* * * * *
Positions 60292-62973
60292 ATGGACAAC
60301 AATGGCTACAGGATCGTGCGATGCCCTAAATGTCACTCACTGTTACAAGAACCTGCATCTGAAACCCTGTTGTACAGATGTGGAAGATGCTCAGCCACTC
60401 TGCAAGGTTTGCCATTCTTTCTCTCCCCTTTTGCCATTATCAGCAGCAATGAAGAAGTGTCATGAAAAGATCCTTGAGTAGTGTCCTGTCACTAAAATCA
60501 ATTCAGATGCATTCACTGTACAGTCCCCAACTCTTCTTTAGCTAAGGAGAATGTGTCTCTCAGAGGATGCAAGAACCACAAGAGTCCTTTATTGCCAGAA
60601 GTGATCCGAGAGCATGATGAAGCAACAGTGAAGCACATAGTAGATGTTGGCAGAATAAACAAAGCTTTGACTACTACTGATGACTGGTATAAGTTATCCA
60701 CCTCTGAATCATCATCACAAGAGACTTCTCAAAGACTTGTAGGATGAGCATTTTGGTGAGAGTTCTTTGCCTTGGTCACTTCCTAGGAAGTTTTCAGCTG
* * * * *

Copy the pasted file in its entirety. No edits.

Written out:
Positions 60292-62973
60292 ATGGACAAC
60301 AATGGCTACAGGATCGTGCGATGCCCTAAATGTCACTCACTGTTACAAGAACCTGCATCTGAAACCCTGTTGTACAGATGTGGAAGATGCTCAGCCACTC
60401 TGCAAGGTTTGCCATTCTTTCTCTCCCCTTTTGCCATTATCAGCAGCAATGAAGAAGTGTCATGAAAAGATCCTTGAGTAGTGTCCTGTCACTAAAATCA
60501 ATTCAGATGCATTCACTGTACAGTCCCCAACTCTTCTTTAGCTAAGGAGAATGTGTCTCTCAGAGGATGCAAGAACCACAAGAGTCCTTTATTGCCAGAA
60601 GTGATCCGAGAGCATGATGAAGCAACAGTGAAGCACATAGTAGATGTTGGCAGAATAAACAAAGCTTTGACTACTACTGATGACTGGTATAAGTTATCCA
60701 CCTCTGAATCATCATCACAAGAGACTTCTCAAAGACTTGTAGGATGAGCATTTTGGTGAGAGTTCTTTGCCTTGGTCACTTCCTAGGAAGTTTTCAGCTG